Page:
This project will involve the three-painting configuration “Pictures and Eyes” exhibited in two different ways: enlarged and assembled on a single wall, and as a display of three framed paintings in various locations. The former corresponds to the wall of a building in Yurakucho, while the latter corresponds to an exhibition of framed originals. Through viewing the works, you may gain a repeated sense of familiarity, mistaken appearance, or overlooking what is there. While experiencing vision, memory, and the separation and realignment of forms in the city, the question of what constitutes the “original” will simultaneously emerge.

1: “The Beautiful Nature” 2019
2: “untitled” 2016
3: “Still life” 2019

photography by MIYAJIMA Kei
©︎O JUN / Courtesy of Mizuma Art Gallery

O JUN

Born in Tokyo in 1956. Painter. He depicts daily life in oil, watercolor, crayon and other materials. He also performs in live drawing events that involve the use of tin and lead cast pencils. Recent exhibitions include “O JUN — KAKUCO” (Fuchu Art Museum, 2013), “MANMANCHAN AN” (Aomori Contemporary Art Centre, 2016), “A dove flying away, I am surprised” (Mizuma Art Gallery, 2016), and “SEMEGU O JUN×TANADA Koji” (Itami City Museum of Art, 2017). He was professor at Tokyo University of the Arts from 2010 to 2021.

Photo by Shinya Kigure

https://mizuma-art.co.jp/en/artists/o-jun/

Yubido Restoration Project—Nikui Hodo Yasashi

After the war, the picture frame shop Yubido opened in the burnt-out ruins of Kanda with a sign depicting Mt. Fuji. Today, Kanda is undergoing a great wave of redevelopment. Individually owned stores are no longer viable in an area that has transformed into a town for corporations and economic growth. Artist Masato Nakamura will work with the public to renovate the closed and abandoned “Yubido”, developing and managing a project that will involve the planning and production of exhibitions. For the Tokyo Biennale, the “Yubido” building itself will be turned into a work of art and exhibited in its current state. The name of the project, “Nikui Hodo Yasashi” (“kind to the point of being detestable”), is derived from the wordplay used for the telephone phone number of “Yubido”.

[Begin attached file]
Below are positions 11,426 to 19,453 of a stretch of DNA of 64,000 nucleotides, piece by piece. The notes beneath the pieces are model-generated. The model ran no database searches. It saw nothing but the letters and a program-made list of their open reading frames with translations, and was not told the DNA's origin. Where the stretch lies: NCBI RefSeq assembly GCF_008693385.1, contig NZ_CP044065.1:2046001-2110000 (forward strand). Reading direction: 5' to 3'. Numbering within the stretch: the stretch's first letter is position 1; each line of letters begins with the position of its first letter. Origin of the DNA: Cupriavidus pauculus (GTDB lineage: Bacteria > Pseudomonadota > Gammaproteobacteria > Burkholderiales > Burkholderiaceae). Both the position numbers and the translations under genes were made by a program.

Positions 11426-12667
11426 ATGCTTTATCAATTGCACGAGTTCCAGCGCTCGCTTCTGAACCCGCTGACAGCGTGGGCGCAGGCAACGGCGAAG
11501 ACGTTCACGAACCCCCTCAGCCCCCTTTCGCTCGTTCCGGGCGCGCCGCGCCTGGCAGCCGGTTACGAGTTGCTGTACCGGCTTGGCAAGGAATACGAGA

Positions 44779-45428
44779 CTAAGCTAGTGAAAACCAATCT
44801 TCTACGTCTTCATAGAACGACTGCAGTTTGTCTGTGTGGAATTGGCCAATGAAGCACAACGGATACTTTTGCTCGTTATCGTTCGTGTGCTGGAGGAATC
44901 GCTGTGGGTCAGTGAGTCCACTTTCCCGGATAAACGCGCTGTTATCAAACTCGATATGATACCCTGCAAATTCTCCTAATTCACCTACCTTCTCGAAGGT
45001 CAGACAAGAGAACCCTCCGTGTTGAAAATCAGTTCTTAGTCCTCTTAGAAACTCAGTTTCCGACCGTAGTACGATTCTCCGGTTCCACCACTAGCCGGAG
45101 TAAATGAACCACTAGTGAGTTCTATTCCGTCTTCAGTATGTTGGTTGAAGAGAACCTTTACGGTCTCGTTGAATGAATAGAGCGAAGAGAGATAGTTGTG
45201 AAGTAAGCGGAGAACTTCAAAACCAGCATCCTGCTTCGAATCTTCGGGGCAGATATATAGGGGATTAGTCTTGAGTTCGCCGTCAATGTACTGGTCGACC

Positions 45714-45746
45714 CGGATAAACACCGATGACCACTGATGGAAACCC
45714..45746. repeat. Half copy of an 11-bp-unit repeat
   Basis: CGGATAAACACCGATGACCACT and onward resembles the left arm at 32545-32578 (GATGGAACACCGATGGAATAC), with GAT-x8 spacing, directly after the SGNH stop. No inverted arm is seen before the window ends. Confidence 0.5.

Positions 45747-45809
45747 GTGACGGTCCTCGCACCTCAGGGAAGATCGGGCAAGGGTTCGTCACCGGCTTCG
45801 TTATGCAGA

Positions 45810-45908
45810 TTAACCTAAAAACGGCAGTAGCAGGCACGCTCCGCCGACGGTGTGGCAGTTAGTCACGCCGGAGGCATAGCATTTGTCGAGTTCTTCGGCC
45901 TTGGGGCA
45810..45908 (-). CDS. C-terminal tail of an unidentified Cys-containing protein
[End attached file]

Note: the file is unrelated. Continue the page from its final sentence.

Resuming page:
Support: Window Research Institute, Chiyoda-ku Urban Development Support

(As of April 2021)

1: More than 30 voluntters joined the cleanup, 2020
2: More than 3,000 picture flames coming from Yubido, 2020
3: Yubido soon after the war’s end Picture provided: Yoshihito Misawa, 2020

Masato Nakamura

Born in Odate City (Akita, Japan) in 1963. Professor at Tokyo University of the Arts (Department of Painting). A socially conscious artist who actively develops art projects with focus on “art x community x industry”. In the early 1990’s, he set up guerilla art projects such as“THE GINBURART” in Ginza and “Shinjuku Shonen Art” in Shinjuku’s Kabukicho district (1993). From 1996 on, the artist caught global attention by transforming corporate identities into artworks, one major example being the McDonald’s golden arches. In 1997, he formed an alternative artist initiative called “Command N”. Activities of this group include the international video installation “Akihabara TV” held in 1999 and 2000. His work was displayed in the 49th Venice Biennale (2001) Japan Pavilion “First & Slow” exhibition. He is the founder of numerous art projects including “himming” in Himi (Toyama Pref.) and “ZERODATE” in Odate (Akita Pref.). In 2010, he also founded 3331 Arts Chiyoda as an independent and sustainable art center. Through Command N and 3331, Nakamura has initiated 10 art bases and held 740 art projects, in addition to overseeing close to 3,100 events involving the collaboration of 2,000 artists, 180 core staff members, and 1,350 supporting staff/volunteers. With an extensive background in a variety of expressive activities, starting in summer 2020 he is taking on the challenge of developing the Tokyo Biennale, an art festival that will harness the cultural and artistic resources underlying the city of Tokyo.